Tuesday, July 26, 2011

Smokey Vinegared Greens

As summer comes on strong, the winter greens are still arriving weekly in my Community Supported Agriculture box of produce each week.  I'm becoming a professional at adding hearty healthy greens to other recipes, boosting the nutrition of the dish as well as using up all this great produce.

This dish was made to compliment the Summer Pork Roast with Stone Fruit and it did exactly that.  Smokey richness from the bacon is a classic addition to greens, the vinegar added a brightness which woke up the fruit flavors which had been mellowed from cooking for hours.

The two together make a really colorful and delicious meal.


Smokey Vinegared Greens
(serves 6 as side dish)

4 slices best quality smoked Bacon
3 bunches of Winter Greens (kale, collards, chard)
Salt to taste*
White Pepper to taste
3 Tablespoons Cider vinegar

Cut the bacon into 1/8" bits and brown over medium heat in a large dutch oven.

Wash the greens, de-stem them and cut into 1 1/2" squares (or ribbons, your preference).

When the bacon is browned, remove it from the pan with a slotted spoon, set aside.  Remove all but 2 Tablespoons of the bacon fat from the dutch oven.

Add the greens to the pan.  Toss to coat them in the hot oil.  Lower the heat to just below medium.  Put a lid on the pot and cook until the greens are to your desired tenderness (I like them with a little chew to them, others like completely tender).  This will take between 5 and 15 minutes.

Add the vinegar and mix to combine flavors.  Add the bacon and a little white pepper.  Taste and and THEN add salt if necessary or more vinegar if you want more brightness.

Serve with any roasted meat, but even better with that summer pork roast!

*Note: Bacon can have no salt or a lot of salt.... so please, wait until the end of cooking, taste the dish and THEN add salt if needed.

Thursday, July 21, 2011

Summer Pork Roast with Stone Fruit Compote

A gluttony of summer fruit, what to do when you have too much of a good thing.

My kids love stone fruit.  They wait all year to get their fill of plums, nectarines, peaches, pluots & apricots.  I tend to fully indulge them when the season hits. We buy pounds of the sweet fruit and indulge all summer.  But sometimes our eyes are just to big for our stomach to keep up.  We buy too much of the sweet stuff and it rots.... FAST.

This year when a big bowl of peaches & nectarines were slowly softening by the kitchen window, I devised a quick plan, a delicious, slow-cooked plan!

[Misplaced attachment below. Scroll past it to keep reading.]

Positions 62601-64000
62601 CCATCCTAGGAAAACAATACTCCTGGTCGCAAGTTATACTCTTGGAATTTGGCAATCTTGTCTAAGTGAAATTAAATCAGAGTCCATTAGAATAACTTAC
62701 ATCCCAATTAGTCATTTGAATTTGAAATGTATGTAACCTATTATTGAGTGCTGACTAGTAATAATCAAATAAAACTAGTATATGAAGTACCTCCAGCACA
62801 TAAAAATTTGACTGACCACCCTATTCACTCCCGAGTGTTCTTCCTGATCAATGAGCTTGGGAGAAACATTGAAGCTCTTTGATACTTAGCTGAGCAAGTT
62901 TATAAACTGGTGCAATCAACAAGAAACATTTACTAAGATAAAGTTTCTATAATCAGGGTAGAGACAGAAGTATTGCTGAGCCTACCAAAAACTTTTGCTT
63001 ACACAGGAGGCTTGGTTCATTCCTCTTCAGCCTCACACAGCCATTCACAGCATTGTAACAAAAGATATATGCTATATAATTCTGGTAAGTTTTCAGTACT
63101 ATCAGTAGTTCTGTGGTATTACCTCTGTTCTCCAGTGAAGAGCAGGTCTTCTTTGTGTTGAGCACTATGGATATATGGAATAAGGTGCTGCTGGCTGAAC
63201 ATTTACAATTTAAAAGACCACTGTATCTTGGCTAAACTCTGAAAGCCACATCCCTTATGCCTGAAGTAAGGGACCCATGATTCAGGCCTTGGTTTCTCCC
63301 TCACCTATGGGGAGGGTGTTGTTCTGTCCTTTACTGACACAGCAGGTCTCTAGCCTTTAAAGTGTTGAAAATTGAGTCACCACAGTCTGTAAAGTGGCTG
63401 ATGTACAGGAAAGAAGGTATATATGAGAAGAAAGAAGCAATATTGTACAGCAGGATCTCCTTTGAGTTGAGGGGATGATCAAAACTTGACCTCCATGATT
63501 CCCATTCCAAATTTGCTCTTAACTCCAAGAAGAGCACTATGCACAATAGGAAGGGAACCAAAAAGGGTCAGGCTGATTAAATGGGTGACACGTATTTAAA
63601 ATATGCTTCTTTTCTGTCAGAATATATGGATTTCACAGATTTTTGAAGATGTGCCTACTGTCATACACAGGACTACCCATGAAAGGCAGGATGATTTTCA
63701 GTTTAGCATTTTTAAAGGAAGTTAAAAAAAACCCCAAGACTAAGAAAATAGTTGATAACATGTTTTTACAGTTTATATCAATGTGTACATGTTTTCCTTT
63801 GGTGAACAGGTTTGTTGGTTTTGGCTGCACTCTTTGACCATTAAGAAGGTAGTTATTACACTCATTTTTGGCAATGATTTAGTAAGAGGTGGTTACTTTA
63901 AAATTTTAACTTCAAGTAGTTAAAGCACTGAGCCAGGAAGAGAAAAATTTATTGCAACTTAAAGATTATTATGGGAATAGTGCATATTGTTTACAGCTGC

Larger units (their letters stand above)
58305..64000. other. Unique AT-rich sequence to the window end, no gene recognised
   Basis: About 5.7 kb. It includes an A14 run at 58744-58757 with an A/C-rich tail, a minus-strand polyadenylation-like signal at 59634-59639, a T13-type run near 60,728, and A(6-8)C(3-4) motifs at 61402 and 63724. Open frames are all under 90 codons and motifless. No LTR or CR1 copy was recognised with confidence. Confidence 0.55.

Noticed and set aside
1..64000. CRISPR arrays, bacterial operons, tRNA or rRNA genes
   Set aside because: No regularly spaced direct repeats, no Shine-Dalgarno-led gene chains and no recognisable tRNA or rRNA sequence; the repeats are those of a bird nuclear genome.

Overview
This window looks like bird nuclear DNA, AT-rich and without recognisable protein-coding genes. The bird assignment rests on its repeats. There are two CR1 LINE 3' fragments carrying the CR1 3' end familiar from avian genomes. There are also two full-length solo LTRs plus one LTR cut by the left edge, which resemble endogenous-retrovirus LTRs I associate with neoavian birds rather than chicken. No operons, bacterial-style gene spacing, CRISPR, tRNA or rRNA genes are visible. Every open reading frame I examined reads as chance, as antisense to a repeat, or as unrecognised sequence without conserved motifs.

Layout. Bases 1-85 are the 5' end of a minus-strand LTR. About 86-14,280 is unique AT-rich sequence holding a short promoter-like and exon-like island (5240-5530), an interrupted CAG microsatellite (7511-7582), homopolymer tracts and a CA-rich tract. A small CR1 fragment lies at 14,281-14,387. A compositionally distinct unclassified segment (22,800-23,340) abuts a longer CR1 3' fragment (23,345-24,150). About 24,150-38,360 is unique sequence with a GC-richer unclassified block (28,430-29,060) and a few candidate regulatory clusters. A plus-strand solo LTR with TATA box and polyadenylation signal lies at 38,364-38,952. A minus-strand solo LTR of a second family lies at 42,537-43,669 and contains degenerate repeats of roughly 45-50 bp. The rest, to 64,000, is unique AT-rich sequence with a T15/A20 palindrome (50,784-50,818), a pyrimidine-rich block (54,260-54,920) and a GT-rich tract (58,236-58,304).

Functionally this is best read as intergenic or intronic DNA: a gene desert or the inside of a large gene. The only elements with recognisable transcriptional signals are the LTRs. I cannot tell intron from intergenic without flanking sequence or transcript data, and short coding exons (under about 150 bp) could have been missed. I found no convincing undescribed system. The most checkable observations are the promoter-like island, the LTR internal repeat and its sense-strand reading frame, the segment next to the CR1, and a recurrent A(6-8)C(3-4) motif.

Summer Pork Roast with Stone Fruit Compote
(serves 4-6 as main course)

2 Tablespoons Vegetable oil
2-3 lb Pork Shoulder Roast (also called Picnic Roast)
1 Tablespoon ground coriander
Salt & Pepper - to season & to taste
1 Large Onion
3 Ribs of Celery
1 Large Carrot
1 Large Jalapeno
2 lbs. Overripe Stone Fruit
3 Cloves of Garlic
1 " Fresh Ginger Root
1 12 oz Beer

In a large dutch oven heat the vegetable oil over medium-high heat.  Rub the pork all over with the coriander and season liberally with the salt and pepper.
Brown the pork roast on all sides, letting it brown well on one side before turning to the next.
Chop the onion, celery, carrot & jalapeno into medium dice.
When the pork roast is on it's final side, add the vegetables to the pan.  Stir around to combine.  Lower the heat to medium.
Cut the flesh off the pit of each piece of stone fruit.  Slice coarsely into thick slices.
Peel & smash the garlic & ginger.  Mince thoroughly.
Add the fruit, ginger & garlic to the pan.  Stir gently for 1-2 minutes until fragrant.
Pour in the beer, fold into the fruit & vegetable mixture. 
Cover and Braise in the oven @ 325F  OR on the stove-top on low heat - for 3 hours.
Remove from the heat when the pork is fall apart tender.  Take the roast from the pan and put on a serving dish.  If the sauce in the pan is quite runny, boil it over high heat (do not stir or you will break up the fruit) for a few minutes to thicken into a sauce before serving.
Slice the pork, serve with the thickened compote and the Smokey Vinegared Greens.

Monday, July 11, 2011

Bitter? Melon

This week's CSA (Consumer Supported Agriculture) box contained a few Chinese bitter melon. I haven't cooked with them before & was a bit hesitant. But now that I've prepped them & had a chance to taste them, I don't get it. Where is the bitter?  All I get is cool, slightly sweet & melony - dense cucumber.

Saturday, July 9, 2011

A Must Try: Curry Mustard

I don't know where I bought it. Keep on the lookout for it. We
finished our jar last night & I already miss the flavor. Yeah, it's
that good. Made in France. I know, not local. It's a special piquant